William Zelman, who brought us together; Arnold Kaluzny, who helped us find the right publisher; Erika Fulmer, who helped us keep things moving; Kristin Keagy, Kay Grinnell, Donna Cooper, Betsy Mann, and Raleigh Mann, who helped us edit the chapters; and all the chapter authors and contributors, who gave this book its breadth and depth. This book would not have been possible without them. Businesspeople who work in medical practices are known by a variety of titles, such as administrator, practice manager, or office manager.
Share capital Reserves and surplus Unsecured loans Current liabilities and provisions Current liabilities Provisions Exhibit 2. Current liabilities and provisions Net current assets 4 Miscellaneous expenditure and losses. Liabilities defined very broadly represent what the business entity owes others.
The Companies Act classifies them as share capital, reserves and surplus, secured loans, unsecured loans, current liabilities and provisions Share Capital: This is divided into two types: The first represents the contribution of equity shareholders who are the owners to the firm.
Equity capital, being risk capital, carries no fixed rate of dividend.
Preference capital represents the contribution of preference shareholders and the dividend rate payable on it is fixed. Reserves and surplus are profits, which have been retained in the firm. There are two types of reserves: Revenue reserves represent accumulated retained earning from the profits of normal business operations.
These are held in various forms: Capital reserves arise out gains, which are not related to normal business operations. Examples of such gains are the premium on issue of shares or gain on revaluation of assets. Surplus is the balance in the profit and loss account, which has not been appropriated to any particular reserve account.
Note that reserves and surplus along with equity capital represent owners' equity or net worth. These are the borrowings of the firm against which specific collateral have been provided. The important components of secured loans are: These are the borrowing of the firm against which no specific security has been provided.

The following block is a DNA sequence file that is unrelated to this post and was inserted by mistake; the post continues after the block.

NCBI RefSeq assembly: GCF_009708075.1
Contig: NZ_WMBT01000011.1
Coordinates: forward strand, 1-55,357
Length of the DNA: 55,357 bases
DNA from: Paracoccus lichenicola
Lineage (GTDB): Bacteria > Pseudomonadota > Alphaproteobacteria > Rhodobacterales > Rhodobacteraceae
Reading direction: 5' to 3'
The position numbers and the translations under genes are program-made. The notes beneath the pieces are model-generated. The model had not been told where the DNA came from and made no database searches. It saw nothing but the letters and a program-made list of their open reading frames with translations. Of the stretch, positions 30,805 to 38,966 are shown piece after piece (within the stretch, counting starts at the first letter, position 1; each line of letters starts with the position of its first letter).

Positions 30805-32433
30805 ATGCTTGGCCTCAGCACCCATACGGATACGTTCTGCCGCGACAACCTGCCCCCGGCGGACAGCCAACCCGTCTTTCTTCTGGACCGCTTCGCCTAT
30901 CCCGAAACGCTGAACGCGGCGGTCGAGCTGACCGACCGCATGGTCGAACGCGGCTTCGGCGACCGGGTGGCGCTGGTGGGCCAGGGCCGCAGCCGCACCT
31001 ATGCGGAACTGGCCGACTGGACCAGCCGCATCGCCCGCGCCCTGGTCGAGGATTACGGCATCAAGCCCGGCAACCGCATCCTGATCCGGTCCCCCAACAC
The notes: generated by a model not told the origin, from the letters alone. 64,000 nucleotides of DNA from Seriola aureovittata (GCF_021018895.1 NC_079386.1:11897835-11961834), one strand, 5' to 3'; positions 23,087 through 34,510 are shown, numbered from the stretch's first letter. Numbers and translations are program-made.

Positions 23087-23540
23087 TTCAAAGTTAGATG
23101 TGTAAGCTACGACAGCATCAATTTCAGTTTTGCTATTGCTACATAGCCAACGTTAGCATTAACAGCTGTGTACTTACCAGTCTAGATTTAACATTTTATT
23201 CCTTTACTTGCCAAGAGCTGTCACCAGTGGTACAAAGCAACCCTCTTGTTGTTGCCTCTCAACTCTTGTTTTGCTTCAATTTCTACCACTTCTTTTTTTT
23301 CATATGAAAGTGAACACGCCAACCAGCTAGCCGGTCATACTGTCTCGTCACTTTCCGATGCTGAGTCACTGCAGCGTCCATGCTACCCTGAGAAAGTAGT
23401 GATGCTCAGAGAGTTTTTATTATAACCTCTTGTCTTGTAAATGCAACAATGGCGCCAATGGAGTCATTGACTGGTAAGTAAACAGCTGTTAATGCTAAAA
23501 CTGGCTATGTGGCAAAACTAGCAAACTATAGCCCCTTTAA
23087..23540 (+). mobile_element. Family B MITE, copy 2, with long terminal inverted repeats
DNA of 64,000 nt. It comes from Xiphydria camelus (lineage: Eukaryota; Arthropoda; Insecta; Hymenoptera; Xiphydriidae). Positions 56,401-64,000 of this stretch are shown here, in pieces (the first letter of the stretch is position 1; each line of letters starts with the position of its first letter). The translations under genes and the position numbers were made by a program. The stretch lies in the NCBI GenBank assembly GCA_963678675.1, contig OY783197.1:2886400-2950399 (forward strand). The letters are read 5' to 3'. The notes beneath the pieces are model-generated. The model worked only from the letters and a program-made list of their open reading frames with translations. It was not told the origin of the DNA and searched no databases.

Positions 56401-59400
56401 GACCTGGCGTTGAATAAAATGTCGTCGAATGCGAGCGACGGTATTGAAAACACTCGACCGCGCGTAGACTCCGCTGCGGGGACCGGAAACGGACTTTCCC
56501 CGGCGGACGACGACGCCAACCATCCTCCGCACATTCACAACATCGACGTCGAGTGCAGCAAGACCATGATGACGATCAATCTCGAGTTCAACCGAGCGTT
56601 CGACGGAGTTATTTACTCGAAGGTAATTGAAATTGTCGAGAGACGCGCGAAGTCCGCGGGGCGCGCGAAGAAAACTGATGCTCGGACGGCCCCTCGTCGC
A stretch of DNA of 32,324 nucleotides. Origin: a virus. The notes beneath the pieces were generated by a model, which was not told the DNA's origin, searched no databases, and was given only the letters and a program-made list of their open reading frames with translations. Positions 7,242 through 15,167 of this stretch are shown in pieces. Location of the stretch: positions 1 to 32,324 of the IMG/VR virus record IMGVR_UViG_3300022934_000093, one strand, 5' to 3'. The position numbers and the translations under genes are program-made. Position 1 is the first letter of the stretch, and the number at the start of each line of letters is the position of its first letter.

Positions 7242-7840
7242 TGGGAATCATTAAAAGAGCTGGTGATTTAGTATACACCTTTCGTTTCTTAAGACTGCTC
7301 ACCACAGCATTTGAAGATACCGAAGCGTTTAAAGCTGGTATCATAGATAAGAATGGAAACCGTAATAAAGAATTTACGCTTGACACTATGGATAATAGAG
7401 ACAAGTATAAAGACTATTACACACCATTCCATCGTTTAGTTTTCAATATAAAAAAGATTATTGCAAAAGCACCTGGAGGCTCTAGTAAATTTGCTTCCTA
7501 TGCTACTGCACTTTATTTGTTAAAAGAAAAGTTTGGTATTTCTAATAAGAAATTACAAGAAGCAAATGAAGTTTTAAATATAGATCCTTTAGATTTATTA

The major components of unsecured loans are: Current liabilities and Provisions: Current liabilities and provisions, as per the classification under the companies Act, consist of the amounts due to the suppliers of goods and services bought on credit, advance payments received, accrued expenses, unclaimed dividend, provisions for taxes, dividends, and so on.
Current liabilities for managerial purposes as distinct from their definition in the Companies Act are obligations, which are expected 23 to mature in the next twelve months. So defined, they include current liabilities and provisions as per the classification under the Companies Act plus loans secured and unsecured which are repayable within one year from the date of the balance sheet.
Broadly speaking, assets represent resources, which are of some value to the firm. They have been acquired at a specific monetary cost by the firm for the conduct of its operations.
Assets are classified under the Companies Act as fixed assets, investments, current assets, loans and advances, miscellaneous expenditure and losses.EBSCOhost serves thousands of libraries with premium essays, articles and other content including Designing a Balanced Scorecard to Measure a Bank's Performance: A Case Study.
Get access to over 12 million other articles! Keywords: Balanced scorecard, Performance management, Performance evaluation, BSC methodology, Iraq 1.
Introduction In the past few decades, performance measurement has become a hot topic, and has witnessed continuous development and modifications by academicians and practitioners. The balanced scorecard approach uses multiple measures. B. *Correct Answer* The trend in managerial performance evaluation is the balanced scorecard approach.
Multiple measures of performance permit a determination as to whether a manager is achieving certain objectives at the expense of others that may be equally or more important.
Devising a Balanced Scorecard to determine Standard Chartered Bank's Performance: A Case Study Sunita Panicker * and Vinita Seshadri Christ University, Bangalore, India Abstract Performance management plays a pivotal task in evaluating the strategic performance of commercial banks.
Madan Sabnavis, chief economist at NCDEX Ltd, said, "The increase in value of the gold reserves gives the comfort to the nation that in the worst case scenario, it can pledged for getting loans as happened in when the country was on the verge of a bankruptcy.
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